If this blog were electronically activated, a scrolling banner at the top of this page would continuously announce marches and protests:

  • Washington, DC on August 28, 1963: 250,000 listen to Dr. King’s dreams;
  • Selma, Alabama on March 7, 1965: 50 marchers hospitalized by police brutality;
  • Montgomery, Alabama on March 16, 1965: 600 march;
  • Selma to Montgomery on March 21, 1965: Dr. King leads 25,000 marchers;
  • Ann Arbor, Michigan on March 24, 1965: the first Anti-Vietnam teach-in, 3,000 attend;
  • Washington, DC on April 17, 1965: 25,000 anti-war protestors march in the first such event in the capital;
  • Across the country on October 16, 1965:  100,000 march against the war;
  • New York City, March 25, 1966: 25,000 march against the war down Fifth Avenue;
  • Washington, DC on May 15, 1966: 10,000 march against the war;
  • New York City on April 15, 1967: 400,000, led by Dr. King, march from Central Park to the UN, protesting the denial of civil rights, protesting the War;
  • Washington, DC on October 21-22, 1967: 35,000 anti-war protestors storm the Pentagon as NPR begins its first-ever day of operations, broadcasting events live.

The scrolling would go ever on, featuring the likes of Dr. King, Eugene Carson Blake, Julian Bond, Walter Cronkite, Dr. Benjamin Spock, and other now-familiar names, names that now stand for courage, but which were then frequently denigrated as treasonous – for they dared to question.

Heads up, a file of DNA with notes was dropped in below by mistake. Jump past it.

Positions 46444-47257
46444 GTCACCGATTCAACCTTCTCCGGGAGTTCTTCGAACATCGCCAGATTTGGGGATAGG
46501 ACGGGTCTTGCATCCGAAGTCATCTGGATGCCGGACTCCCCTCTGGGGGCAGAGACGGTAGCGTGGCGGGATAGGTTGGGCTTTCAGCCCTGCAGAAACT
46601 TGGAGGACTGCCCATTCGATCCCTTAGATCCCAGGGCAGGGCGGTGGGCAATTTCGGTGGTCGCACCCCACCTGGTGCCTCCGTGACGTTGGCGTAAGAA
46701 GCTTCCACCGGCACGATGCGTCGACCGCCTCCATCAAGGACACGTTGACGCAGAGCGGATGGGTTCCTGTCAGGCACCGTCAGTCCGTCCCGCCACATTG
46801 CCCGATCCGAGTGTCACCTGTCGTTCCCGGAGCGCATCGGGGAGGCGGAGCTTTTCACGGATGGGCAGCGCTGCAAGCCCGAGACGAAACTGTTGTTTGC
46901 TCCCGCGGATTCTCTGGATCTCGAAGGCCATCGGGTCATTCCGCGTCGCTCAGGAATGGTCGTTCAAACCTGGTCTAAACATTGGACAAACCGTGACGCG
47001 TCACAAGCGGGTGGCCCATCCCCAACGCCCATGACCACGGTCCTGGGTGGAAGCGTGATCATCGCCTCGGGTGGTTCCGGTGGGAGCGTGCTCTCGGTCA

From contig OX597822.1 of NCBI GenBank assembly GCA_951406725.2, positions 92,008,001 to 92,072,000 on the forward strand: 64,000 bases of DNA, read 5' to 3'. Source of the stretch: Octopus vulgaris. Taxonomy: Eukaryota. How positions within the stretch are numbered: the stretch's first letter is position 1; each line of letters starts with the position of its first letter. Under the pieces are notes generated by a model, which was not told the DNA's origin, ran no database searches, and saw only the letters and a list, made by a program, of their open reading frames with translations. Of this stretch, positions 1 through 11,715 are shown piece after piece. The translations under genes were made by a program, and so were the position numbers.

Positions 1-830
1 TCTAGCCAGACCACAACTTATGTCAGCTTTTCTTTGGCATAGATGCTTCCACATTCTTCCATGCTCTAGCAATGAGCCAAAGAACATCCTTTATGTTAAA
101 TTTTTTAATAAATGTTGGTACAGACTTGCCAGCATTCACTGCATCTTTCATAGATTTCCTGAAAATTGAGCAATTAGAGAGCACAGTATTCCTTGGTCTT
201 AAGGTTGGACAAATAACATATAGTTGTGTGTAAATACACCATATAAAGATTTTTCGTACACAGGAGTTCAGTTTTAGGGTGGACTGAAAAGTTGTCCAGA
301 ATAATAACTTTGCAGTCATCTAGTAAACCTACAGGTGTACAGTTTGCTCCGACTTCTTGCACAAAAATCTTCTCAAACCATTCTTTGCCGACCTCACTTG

And Authority, as Authority tends to do in such times, increased its attempts to stop the questioning of its right to wield power, to stop the marchers – attempts which failed as the ranks of marchers increased beyond its capacity to control.  When physical violence failed in Selma, failed in Montgomery, failed at the Pentagon, failed in Chicago, and failed everywhere else, Authority began criminalizing acts of free speech and free assembly, rights deemed so basic by our Founders that they were enshrined in the first of the ten constitutional amendments which make up America’s Bill of Rights.  As for the associated right also found in the First Amendment – the right to petition the government for the redress of grievances – Authority proved so deaf that the crowds came to the doors of Authority’s many lairs to roar and to scream their defiance.  All that was missing for Authority to listen, for Authority to hear the crowds’ message, was the necessary ear trumpet.

     When force not only failed to stem the crowds but proved an instigator of yet larger crowds instead, Authority turned next to its courts.  This was a failed strategy from inception.  Given their ingrained notions of due process, courts could not possibly manage the ever-increasing civil disobedience with anything remotely resembling efficiency, could not manage at all when overwhelmed by volume.  And many judges – possibly a majority – were not keen to play the requested role and treated Authority’s demands to stop the questioning with frank and open hostility.

     When all else failed to achieve Authority’s purpose, Authority finally resorted to the draft as its featured control device.  For this domestic war was mainly of and by the young, and young males were subject to conscription and young women were subject to the terrors of conscription.  Draft deferments were eliminated in October, 1967, for those in violation of draft laws (including burning draft cards or other overt forms of disagreement) or for interfering with military recruitment.  Why not make these agitators soldiers, reasoned Authority, especially when they needed a good dose of discipline to set them straight and cannon fodder was at such a premium?